We hope you have enjoyed the SRGC Forum. You can make a Paypal donation to the SRGC by clicking the above button

Author Topic: Rhododendron - March 2008  (Read 9408 times)

Maggi Young

  • Forum Dogsbody
  • Global Moderator
  • Hero Member
  • *****
  • Posts: 44705
  • Country: scotland
  • "There's often a clue"
    • International Rock Gardener e-magazine
Re: Rhododendron - March 2008
« Reply #15 on: March 20, 2008, 03:51:42 PM »
Very windy here all day and rain moving in now, too.  :P
Margaret Young in Aberdeen, North East Scotland Zone 7 -ish!

Editor: International Rock Gardener e-magazine

David Nicholson

  • Hawkeye
  • Journal Access Group
  • Hero Member
  • ******
  • Posts: 13117
  • Country: england
  • Why can't I play like Clapton
Re: Rhododendron - March 2008
« Reply #16 on: March 20, 2008, 04:23:45 PM »
Very windy here all day and rain moving in now, too.  :P

Drizzle here (the sort that wets you through!), grey, cold, miserable and breezy. Worse to come for Easter and possibly a bit of snow on Sunday.
David Nicholson
in Devon, UK  Zone 9b
"Victims of satire who are overly defensive, who cry "foul" or just winge to high heaven, might take pause and consider what exactly it is that leaves them so sensitive, when they were happy with satire when they were on the side dishing it out"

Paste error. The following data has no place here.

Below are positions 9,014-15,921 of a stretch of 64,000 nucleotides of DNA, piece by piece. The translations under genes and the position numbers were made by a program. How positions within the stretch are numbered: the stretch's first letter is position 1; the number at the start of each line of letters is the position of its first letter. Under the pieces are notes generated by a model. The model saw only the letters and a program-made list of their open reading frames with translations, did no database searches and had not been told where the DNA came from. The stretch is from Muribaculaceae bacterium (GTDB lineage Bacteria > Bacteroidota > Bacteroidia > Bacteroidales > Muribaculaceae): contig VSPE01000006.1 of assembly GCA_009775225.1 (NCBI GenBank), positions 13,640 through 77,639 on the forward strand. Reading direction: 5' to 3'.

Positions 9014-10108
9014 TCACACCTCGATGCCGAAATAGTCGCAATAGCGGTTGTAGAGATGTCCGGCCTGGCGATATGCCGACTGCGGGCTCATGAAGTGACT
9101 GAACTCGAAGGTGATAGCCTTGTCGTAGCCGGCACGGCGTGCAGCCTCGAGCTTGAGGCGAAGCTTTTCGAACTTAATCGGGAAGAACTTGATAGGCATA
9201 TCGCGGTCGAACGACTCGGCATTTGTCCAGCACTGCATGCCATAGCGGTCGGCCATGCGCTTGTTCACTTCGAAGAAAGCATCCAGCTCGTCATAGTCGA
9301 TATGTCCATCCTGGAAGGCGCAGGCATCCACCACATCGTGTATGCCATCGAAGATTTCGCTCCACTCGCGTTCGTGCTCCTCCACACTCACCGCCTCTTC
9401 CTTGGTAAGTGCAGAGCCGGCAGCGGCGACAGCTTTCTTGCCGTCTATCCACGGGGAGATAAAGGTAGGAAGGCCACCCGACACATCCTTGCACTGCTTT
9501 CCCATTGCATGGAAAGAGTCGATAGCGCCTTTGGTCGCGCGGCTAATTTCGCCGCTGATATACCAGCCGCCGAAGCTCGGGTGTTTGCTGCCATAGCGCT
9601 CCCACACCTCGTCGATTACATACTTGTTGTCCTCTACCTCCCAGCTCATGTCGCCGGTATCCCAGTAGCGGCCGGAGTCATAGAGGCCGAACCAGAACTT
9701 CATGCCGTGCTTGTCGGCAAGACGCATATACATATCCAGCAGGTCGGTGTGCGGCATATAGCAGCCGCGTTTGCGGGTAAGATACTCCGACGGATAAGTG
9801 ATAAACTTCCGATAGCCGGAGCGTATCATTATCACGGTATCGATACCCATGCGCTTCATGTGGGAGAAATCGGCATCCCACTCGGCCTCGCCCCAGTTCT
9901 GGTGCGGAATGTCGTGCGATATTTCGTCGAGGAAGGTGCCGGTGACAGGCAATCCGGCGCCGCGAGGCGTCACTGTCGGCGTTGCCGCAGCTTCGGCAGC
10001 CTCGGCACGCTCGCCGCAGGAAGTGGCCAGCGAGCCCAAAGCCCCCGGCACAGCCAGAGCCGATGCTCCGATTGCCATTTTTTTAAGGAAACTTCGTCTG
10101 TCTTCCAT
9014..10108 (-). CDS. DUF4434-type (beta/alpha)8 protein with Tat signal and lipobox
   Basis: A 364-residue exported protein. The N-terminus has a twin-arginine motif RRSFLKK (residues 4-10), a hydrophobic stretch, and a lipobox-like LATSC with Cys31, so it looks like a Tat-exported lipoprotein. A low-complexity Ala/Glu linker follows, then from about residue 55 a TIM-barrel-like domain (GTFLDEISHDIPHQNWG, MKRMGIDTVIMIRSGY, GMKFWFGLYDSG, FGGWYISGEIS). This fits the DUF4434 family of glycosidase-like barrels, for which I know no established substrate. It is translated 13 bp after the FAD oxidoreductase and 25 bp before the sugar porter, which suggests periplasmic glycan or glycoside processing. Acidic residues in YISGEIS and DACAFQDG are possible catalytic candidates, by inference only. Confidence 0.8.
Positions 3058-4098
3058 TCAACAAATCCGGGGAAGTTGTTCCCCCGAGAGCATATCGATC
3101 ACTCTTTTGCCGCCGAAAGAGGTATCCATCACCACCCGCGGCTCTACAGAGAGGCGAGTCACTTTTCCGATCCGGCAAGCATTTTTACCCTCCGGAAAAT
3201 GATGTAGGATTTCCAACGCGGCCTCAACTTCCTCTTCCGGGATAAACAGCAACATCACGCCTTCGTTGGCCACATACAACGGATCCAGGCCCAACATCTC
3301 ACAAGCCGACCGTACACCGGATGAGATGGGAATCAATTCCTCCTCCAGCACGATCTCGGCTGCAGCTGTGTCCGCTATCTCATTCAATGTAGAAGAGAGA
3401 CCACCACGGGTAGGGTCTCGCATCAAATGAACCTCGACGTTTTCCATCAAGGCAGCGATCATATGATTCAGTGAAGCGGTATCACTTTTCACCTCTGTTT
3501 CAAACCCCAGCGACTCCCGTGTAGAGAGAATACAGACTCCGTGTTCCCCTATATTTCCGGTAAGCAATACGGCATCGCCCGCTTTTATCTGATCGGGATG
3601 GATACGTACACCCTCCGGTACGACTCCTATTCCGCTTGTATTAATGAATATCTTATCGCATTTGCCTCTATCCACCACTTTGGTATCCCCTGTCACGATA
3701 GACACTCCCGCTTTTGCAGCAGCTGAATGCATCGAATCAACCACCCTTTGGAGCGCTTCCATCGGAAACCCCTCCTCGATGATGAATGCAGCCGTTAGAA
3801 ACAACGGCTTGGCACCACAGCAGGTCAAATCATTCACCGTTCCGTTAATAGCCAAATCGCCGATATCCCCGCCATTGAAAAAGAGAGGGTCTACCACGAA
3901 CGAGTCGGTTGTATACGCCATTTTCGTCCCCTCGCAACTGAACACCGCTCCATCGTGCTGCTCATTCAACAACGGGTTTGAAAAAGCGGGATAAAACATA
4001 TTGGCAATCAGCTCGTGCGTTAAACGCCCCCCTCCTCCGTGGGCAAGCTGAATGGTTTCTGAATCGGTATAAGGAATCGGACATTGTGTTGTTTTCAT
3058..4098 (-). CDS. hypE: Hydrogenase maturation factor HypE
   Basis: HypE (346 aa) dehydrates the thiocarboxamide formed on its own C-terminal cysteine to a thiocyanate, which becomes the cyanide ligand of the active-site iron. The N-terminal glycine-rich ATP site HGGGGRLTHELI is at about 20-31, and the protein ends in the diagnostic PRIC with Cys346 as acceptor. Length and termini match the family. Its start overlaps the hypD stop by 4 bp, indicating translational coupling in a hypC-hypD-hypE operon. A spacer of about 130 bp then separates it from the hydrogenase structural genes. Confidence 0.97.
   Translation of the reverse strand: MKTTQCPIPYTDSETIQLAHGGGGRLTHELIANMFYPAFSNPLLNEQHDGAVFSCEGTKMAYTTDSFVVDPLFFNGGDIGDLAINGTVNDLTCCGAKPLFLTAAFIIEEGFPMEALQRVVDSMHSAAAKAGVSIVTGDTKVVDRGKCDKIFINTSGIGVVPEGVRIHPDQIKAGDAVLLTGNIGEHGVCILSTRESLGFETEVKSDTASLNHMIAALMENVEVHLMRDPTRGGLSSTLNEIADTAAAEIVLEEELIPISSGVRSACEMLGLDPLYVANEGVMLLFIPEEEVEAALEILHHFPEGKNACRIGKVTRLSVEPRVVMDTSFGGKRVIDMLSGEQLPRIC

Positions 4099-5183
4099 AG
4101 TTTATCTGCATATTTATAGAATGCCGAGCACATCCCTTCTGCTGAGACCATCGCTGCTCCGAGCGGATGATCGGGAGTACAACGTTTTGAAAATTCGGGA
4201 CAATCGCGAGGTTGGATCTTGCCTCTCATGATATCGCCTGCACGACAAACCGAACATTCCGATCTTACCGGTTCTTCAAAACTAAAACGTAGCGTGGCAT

Maggi Young

  • Forum Dogsbody
  • Global Moderator
  • Hero Member
  • *****
  • Posts: 44705
  • Country: scotland
  • "There's often a clue"
    • International Rock Gardener e-magazine
Re: Rhododendron - March 2008
« Reply #17 on: March 20, 2008, 05:30:06 PM »
I do hope that forecast has got it wrong  :-\ .... Dunblane (Stirling) Show on Saturday and then Ian is broadcasting live from our garden  8) into the Beechgrove Potting Shed radio programme on Sunday  :o
Not going to be much fun in a blizzard  :( :o
Margaret Young in Aberdeen, North East Scotland Zone 7 -ish!

Editor: International Rock Gardener e-magazine

ian mcenery

  • Maverick Midlander
  • Hero Member
  • *****
  • Posts: 1590
  • Country: 00
  • Always room for another plant
Re: Rhododendron - March 2008
« Reply #18 on: March 20, 2008, 06:03:04 PM »
Maggi my pacysanthum is nowhere near thank god - not many flowers anyway.

Luc the plant only has 3 flowers this year but when the new foliage comes I will post a photo to show the beauty of its new growth - it looks like a giant candelabra.


The met office forecast for Monday night gives -3 just enough to ruin the flowers and just when my Endsleigh Pink is coming into full flower.Hope I have enough fleece and  I hope the forecast is wrong
Ian McEnery Sutton Coldfield  West Midlands 600ft above sea level

Maggi Young

  • Forum Dogsbody
  • Global Moderator
  • Hero Member
  • *****
  • Posts: 44705
  • Country: scotland
  • "There's often a clue"
    • International Rock Gardener e-magazine
Re: Rhododendron - March 2008
« Reply #19 on: March 20, 2008, 06:10:29 PM »
To hell with the fleece, Ian, get out there with the duvet off your bed! :-X Sometimes sacrifices just have to be made, y'know!
Margaret Young in Aberdeen, North East Scotland Zone 7 -ish!

Editor: International Rock Gardener e-magazine

ian mcenery

  • Maverick Midlander
  • Hero Member
  • *****
  • Posts: 1590
  • Country: 00
  • Always room for another plant
Re: Rhododendron - March 2008